After a law enforcement career that has spanned 27 years, Soldotna Police Chief Shirley Gifford today begins new adventures.
Gifford, who has been the chief in Soldotna for six years, is retiring effective today. The community will honor her during a luncheon at the Soldotna Sports Center at noon.
The chief's career has been marked by an impressive string of firsts. She served the Anchorage Police Department for 20 years, becoming its first woman sergeant, first woman lieutenant and first woman captain. She completed her Anchorage career as captain in charge of detectives in 1997. She is the founding president of Women Police of Alaska
Earlier this year, Gifford received a "Breaking the Glass Ceiling" award from the National Center for Women and Policing. The award recognized Gifford as "one of the few women in the United States who has attained a high-ranking position in a law enforcement agency."
What Soldotna and the rest of the Kenai Peninsula likely will remember Gifford for, however, is her compassionate service to the community. She earned a reputation for someone who would listen no matter what the problem. Through her involvement with the Center for Mediation and Community Dialogue, she also has tried to show that there often are other, better ways to solve problems than calling the police. She has given unselfishly of her time to the community participating in school activities, community events and numerous committees.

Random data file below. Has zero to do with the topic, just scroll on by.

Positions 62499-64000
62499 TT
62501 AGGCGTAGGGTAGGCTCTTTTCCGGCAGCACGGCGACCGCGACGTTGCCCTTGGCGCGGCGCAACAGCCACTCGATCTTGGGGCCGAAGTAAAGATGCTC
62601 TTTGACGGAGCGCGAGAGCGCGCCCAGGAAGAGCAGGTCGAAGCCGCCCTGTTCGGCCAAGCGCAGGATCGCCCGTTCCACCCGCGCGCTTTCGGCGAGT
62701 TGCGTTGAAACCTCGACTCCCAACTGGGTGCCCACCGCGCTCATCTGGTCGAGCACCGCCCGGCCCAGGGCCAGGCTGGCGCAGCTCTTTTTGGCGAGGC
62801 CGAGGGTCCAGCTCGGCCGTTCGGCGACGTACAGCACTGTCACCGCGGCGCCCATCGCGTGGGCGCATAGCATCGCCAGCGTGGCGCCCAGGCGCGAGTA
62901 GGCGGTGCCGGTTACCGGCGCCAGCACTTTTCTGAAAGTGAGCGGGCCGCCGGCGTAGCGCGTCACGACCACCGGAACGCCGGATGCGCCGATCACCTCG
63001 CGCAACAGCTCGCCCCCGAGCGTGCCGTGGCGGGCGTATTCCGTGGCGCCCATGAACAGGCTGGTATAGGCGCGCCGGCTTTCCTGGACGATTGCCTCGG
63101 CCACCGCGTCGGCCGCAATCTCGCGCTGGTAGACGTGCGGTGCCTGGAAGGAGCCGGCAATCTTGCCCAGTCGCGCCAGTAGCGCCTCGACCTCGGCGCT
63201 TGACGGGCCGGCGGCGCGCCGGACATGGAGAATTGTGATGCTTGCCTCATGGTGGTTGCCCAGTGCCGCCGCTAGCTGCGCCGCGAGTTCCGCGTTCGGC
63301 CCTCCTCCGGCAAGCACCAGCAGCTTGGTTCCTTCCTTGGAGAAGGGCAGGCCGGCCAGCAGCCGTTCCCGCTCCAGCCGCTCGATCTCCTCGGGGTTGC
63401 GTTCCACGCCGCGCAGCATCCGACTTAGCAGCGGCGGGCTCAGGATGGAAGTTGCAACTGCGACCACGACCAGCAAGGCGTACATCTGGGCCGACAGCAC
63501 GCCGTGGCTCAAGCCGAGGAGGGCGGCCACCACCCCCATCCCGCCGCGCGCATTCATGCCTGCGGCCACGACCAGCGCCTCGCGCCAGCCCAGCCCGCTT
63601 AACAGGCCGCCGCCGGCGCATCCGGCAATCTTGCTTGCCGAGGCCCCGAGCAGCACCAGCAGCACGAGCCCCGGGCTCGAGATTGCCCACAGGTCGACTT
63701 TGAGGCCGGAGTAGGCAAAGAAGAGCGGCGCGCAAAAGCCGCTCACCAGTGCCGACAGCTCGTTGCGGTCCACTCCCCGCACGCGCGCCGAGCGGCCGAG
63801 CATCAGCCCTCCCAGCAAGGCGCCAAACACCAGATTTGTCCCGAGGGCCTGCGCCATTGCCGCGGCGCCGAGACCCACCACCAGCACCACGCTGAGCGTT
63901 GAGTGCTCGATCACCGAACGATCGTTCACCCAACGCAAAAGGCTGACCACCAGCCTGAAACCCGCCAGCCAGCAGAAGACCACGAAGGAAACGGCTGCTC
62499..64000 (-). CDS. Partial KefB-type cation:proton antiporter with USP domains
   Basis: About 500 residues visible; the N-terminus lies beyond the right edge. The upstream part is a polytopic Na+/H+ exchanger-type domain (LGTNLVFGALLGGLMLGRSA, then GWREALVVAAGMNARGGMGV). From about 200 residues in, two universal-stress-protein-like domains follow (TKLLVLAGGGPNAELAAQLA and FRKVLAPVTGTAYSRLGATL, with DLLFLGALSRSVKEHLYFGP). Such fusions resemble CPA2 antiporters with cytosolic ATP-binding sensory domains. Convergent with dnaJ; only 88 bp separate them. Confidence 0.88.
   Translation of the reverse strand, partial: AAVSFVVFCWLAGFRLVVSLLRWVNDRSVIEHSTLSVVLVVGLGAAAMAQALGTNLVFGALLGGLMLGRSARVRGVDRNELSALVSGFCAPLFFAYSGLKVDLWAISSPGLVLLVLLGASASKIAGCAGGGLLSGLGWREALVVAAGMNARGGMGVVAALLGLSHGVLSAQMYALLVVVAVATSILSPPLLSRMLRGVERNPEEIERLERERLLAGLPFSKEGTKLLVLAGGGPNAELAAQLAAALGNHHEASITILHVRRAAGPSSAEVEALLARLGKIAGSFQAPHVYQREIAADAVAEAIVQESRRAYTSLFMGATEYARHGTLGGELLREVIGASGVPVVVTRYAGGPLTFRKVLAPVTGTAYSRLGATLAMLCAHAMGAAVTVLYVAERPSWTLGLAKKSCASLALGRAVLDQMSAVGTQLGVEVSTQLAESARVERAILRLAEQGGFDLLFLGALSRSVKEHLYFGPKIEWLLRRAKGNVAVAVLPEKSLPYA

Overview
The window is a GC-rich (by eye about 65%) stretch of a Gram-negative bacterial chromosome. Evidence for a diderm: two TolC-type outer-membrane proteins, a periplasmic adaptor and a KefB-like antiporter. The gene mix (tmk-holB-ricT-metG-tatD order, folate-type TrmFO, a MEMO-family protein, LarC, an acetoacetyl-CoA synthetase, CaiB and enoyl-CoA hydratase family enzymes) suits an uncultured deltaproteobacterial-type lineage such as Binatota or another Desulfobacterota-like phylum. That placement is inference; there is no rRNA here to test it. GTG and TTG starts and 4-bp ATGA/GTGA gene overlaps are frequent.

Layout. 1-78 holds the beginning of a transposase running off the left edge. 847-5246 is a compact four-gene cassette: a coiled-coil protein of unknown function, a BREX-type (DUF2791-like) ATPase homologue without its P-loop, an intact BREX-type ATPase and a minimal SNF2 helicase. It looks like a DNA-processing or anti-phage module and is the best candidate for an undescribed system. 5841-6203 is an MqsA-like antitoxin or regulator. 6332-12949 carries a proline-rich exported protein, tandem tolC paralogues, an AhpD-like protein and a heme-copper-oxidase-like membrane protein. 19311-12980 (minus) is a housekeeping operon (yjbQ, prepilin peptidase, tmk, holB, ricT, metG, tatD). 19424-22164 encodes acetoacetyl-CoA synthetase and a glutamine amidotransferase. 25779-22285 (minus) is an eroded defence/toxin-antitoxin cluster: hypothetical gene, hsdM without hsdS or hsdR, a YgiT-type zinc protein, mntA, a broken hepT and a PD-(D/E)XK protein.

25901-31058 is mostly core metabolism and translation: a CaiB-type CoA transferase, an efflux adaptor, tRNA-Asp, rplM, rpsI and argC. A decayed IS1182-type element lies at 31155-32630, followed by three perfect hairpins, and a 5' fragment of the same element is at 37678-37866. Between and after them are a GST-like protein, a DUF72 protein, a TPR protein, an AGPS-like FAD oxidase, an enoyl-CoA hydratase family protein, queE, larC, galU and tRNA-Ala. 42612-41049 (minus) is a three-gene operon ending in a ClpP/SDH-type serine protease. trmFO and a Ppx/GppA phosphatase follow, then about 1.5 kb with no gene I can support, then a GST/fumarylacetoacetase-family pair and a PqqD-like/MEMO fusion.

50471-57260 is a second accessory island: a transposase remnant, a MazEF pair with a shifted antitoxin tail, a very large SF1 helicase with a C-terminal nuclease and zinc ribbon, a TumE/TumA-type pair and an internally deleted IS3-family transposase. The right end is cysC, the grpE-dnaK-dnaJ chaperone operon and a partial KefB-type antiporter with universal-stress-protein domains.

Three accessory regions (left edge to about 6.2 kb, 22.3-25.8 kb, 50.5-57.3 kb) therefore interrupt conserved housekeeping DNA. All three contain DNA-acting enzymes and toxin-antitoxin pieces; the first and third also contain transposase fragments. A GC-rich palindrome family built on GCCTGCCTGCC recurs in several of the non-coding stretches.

Throughout her career, Gifford has modeled the idea that police work is far more than arresting the bad guys or solving the crime. It's being part of the community not just during the tragedies and accident scenes and crimes all the time.
But don't be fooled. Gifford is a tough cop, who believes in doing things by the book. She knows the importance of following process and proper procedure. She also knows a little kindness goes a long way.
The good news about Gifford's retirement is that she's not leaving the community. All of those characteristics that Soldotna quickly came to love and respect about her will be still be at work on the peninsula.
We wish her all the best in her life after law enforcement. We're glad this is just "good luck" and not "goodbye."
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